Over four years, the Arts and Humanities Research Council (AHRC) has made over 200 awards through the Global Challenges Research Fund (GCRF) and the Newton portfolio. These awards have drawn on AHRC’s research base to address development challenges that are ultimately global challenges, including for example poverty reduction, global health, climate change, resilience, conflict, displacement, inclusive education, and rapid urbanization.
Praxis, a project based at the University of Leeds, aims to connect portfolios to champion the distinctive contribution that Arts and Humanities research can make to tackling urgent development challenges. For its first major event, Praxis will bring together AHRC-GCRF research projects that address the theme of heritage to draw out synergies, collate knowledge and learning, and discuss where can/should heritage research for global challenges go next. The event builds on and is informed by conversations with project Principal Investigators and partners, and it champions an expanded and nuanced conceptualization of heritage that has emerged from within the AHRC-GCRF and Newton portfolios.
Heritage is not just about historic buildings—and it is about the present and the future as much as it is about the past. Heritage research engages in difficult conversations about uncomfortable pasts, from slavery to conflict, and about our relationships with place, climate, food, and animals, in ways that often illuminate the challenges of inequality, injustice and exploitation in the present, and to develop new visions for the future.
Heritage research raises important questions about power: the power to define what is of value as heritage (and, by implication, what is not), and the consequences of these definitions for people’s lives. This makes heritage a site of contestation where local, national, and global tensions play out. Power can manifest in other ways too; in claims to authenticity that marginalise some people and their culture, or in projecting a homogenous identity in place of a diverse and complex past. At the same time, heritage sites may offer ways of engaging with violent and difficult pasts, opening up space for dialogue.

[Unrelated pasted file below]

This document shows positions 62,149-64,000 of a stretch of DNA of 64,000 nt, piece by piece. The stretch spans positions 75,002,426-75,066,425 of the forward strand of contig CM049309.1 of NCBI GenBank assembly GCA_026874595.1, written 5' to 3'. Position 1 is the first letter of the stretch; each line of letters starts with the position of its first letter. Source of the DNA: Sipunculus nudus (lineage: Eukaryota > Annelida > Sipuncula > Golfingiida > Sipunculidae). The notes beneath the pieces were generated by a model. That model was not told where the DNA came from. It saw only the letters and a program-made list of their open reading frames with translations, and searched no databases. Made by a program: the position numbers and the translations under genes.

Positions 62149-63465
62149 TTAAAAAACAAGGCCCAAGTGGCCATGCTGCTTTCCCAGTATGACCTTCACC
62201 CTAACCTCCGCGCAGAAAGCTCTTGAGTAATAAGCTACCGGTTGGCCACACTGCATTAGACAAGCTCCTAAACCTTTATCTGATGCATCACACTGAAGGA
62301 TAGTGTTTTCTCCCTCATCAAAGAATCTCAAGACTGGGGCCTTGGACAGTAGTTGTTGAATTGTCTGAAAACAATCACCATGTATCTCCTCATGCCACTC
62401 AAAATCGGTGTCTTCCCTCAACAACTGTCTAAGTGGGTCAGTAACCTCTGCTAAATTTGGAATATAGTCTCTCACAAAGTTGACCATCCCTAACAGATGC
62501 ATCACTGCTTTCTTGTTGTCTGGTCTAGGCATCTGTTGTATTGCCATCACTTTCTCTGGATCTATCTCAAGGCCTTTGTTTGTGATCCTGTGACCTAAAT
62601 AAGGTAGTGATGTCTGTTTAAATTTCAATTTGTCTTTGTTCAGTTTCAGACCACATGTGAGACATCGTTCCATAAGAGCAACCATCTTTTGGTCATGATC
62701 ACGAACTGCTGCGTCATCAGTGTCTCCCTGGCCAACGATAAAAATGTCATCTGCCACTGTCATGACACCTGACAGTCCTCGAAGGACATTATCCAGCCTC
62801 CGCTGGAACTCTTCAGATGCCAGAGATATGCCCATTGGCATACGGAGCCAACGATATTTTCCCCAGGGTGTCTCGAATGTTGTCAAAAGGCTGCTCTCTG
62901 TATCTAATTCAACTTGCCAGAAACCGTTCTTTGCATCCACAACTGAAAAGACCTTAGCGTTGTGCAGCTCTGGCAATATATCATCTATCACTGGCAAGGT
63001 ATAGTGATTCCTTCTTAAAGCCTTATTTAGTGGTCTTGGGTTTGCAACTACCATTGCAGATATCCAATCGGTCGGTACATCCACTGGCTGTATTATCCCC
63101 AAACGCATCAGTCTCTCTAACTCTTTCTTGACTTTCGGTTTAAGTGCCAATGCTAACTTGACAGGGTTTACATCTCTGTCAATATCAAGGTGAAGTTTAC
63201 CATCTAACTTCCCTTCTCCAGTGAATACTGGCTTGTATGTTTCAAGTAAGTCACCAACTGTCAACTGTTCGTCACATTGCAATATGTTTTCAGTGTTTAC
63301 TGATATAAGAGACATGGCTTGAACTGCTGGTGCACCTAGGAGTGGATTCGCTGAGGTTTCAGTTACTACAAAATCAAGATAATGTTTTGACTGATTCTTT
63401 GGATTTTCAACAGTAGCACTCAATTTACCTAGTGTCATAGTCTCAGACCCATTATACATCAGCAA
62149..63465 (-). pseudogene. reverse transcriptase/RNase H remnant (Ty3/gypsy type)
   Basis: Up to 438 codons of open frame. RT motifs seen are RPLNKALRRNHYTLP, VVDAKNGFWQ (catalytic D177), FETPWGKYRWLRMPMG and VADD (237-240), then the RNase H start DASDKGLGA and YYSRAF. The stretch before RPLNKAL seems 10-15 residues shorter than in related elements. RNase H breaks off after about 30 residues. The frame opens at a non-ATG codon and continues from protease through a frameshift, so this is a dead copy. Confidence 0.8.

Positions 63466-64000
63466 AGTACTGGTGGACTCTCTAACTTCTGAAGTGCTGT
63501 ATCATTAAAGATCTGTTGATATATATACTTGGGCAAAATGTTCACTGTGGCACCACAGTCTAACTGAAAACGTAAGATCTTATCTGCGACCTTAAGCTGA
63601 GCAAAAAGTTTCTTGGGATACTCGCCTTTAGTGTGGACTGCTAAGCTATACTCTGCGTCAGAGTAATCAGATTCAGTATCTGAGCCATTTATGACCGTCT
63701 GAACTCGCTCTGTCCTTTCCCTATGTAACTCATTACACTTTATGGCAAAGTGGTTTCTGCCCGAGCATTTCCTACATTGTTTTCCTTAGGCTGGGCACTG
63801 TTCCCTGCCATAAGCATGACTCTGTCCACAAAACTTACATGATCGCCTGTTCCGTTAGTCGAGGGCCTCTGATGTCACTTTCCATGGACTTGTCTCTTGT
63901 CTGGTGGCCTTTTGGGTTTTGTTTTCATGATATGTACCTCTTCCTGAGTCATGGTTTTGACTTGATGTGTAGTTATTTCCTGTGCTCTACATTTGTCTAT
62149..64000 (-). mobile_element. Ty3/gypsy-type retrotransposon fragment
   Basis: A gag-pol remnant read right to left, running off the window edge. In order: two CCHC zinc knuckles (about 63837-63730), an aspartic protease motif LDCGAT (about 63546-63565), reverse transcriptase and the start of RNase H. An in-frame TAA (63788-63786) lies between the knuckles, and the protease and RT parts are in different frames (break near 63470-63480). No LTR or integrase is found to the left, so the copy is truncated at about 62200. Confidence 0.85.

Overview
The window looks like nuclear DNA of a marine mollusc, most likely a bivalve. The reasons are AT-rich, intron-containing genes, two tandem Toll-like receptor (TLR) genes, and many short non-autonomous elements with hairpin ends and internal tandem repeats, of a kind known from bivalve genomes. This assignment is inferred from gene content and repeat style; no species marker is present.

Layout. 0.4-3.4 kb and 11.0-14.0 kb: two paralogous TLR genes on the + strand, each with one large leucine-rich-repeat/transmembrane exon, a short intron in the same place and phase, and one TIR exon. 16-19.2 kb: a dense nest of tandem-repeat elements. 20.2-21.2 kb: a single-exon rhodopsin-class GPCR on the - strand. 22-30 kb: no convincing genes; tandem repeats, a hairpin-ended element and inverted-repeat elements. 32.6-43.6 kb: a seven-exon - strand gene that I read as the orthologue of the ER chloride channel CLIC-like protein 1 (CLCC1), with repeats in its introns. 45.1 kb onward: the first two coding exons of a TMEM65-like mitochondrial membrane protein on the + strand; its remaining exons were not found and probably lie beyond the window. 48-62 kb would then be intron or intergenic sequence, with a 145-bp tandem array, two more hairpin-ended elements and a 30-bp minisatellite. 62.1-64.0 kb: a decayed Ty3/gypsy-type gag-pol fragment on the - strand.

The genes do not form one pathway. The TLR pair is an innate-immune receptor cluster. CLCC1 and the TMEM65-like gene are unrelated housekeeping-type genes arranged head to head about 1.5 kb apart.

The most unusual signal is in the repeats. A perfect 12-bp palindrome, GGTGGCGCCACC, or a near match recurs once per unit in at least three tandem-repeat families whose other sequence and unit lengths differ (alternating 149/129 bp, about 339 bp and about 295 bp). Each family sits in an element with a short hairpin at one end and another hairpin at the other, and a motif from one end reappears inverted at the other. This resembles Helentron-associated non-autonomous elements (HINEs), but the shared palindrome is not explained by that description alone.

Heritage research also finds itself facing a very modern problem: who owns data? Much heritage material is branded as propriety data, and this poses problems for sharing it in the public domain. Who owns the data produced by research projects? What is the legacy of heritage artefacts and instruments created by research projects? How do researchers and funders ensure this is sustainable?
New technologies offer exciting possibilities for heritage research. Geo-mapping enables tagging archival materials to urban spaces, amplifying marginalised voices, and supporting more inclusive cities and societies. Data scraping offers ways for recovering lost heritage for and on behalf of displaced populations. 3D scanning and Virtual Reality are transforming archaeology. Heritage research has been at the forefront of inter-disciplinary innovation.
Heritage research makes it possible to unlock and mobilize local knowledge, building equitable partnerships with local museums, promoting the creative industries and supporting local capacity building. These pursuits open up development thinking around economic sustainability in new ways.